Perceived and Actual Discrimination in the Salaries of Male and Female Managers1

Authors


  • 1

    Portions of this paper were presented at the Annual Meeting of the Academy of Management, Chicago, 1986. The authors would like to thank David P. Marks for his helpful comments on an earlier version of this paper.

Correspondence concerning this article should be sent to Dr. Irene Hanson Frieze, Department of Psychology, University of Pittsburgh, PA 15260.

Abstract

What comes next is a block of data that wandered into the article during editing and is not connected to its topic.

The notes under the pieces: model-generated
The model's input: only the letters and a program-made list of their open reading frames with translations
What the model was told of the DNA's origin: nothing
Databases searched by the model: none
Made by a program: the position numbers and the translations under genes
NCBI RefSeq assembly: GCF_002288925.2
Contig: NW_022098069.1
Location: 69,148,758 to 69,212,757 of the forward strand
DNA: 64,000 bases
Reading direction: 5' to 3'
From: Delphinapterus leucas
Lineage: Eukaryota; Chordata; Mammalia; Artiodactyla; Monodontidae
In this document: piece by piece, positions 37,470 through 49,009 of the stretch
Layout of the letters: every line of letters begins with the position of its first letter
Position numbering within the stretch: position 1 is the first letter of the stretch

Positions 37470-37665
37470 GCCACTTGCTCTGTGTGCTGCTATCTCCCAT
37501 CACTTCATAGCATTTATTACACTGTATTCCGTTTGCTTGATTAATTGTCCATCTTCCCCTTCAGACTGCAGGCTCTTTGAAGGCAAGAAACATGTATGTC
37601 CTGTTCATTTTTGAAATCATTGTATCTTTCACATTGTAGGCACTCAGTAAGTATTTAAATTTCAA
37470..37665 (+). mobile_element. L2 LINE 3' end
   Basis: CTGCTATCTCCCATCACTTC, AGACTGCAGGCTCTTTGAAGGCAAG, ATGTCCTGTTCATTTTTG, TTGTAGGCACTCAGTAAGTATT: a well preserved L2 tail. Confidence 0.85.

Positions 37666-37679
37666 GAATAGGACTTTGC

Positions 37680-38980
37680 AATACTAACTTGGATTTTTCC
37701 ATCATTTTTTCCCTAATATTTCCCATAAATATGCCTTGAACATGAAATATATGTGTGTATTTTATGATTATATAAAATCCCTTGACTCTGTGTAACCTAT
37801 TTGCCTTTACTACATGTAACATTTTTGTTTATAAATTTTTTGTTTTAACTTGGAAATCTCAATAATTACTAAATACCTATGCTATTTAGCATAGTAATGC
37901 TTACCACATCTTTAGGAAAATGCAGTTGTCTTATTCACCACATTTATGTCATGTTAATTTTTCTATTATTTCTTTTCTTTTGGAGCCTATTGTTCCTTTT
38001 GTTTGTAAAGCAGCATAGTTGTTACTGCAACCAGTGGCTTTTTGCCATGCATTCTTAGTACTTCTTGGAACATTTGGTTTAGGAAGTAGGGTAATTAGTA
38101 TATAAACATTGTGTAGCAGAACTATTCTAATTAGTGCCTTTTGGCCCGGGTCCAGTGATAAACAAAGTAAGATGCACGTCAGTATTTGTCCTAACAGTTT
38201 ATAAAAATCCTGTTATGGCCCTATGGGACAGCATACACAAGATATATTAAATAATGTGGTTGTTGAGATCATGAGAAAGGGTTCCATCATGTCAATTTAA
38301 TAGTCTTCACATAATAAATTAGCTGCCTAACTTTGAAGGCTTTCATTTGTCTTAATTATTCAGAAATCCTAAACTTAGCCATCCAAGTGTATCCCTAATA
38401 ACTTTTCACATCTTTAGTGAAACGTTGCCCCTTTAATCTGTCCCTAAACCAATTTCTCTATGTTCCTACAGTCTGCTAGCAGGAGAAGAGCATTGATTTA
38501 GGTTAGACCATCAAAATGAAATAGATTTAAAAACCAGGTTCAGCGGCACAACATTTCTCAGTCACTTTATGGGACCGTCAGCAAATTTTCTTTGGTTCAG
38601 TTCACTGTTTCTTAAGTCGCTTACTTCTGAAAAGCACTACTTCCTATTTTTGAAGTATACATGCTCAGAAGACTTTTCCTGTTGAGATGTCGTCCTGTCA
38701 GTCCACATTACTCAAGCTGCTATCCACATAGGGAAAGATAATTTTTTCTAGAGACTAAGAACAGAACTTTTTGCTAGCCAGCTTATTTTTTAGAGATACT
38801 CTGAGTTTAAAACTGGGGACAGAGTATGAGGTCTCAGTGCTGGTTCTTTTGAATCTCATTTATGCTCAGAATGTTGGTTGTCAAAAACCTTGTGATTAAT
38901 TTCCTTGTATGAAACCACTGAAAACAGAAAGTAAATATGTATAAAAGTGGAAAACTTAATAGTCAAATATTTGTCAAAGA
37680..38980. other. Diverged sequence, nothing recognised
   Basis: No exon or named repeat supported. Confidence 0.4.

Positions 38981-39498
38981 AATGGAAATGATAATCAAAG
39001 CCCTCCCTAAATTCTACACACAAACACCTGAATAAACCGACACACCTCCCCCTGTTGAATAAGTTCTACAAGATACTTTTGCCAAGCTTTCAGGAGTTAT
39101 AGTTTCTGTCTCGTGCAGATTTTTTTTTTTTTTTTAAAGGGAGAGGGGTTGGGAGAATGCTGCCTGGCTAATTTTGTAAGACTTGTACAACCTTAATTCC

This study uses a sample of over 1000 MBA graduates from a Middle Atlantic University to test for sex differences in perceived discrimination and for the actual effects of various physical characteristics and background factors on the starting salaries and later (1983) salaries of these men and women managers. Women more often reported experiencing discrimination, and they typically identified this as general discrimination against women. Fewer men perceived any discrimination. Those men who did claimed to be the victims of affirmative action programs favoring women and blacks over them. Salary data indicated that women did earn less than men, even when controlling for work experience. Evidence for other forms of discrimination was also found. Controlling for prior work experience and year of first professional employment, age and height had a positive effect on men's starting salaries and being overweight, a negative effect. For women, starting salaries were significantly and positively affected by social class. For 1983 income, taller, non-overweight, and older men earned more, as did those who grew up in a higher social class. For women, a positive salary correlate was again being from a higher social class. Areas for future research are discussed.

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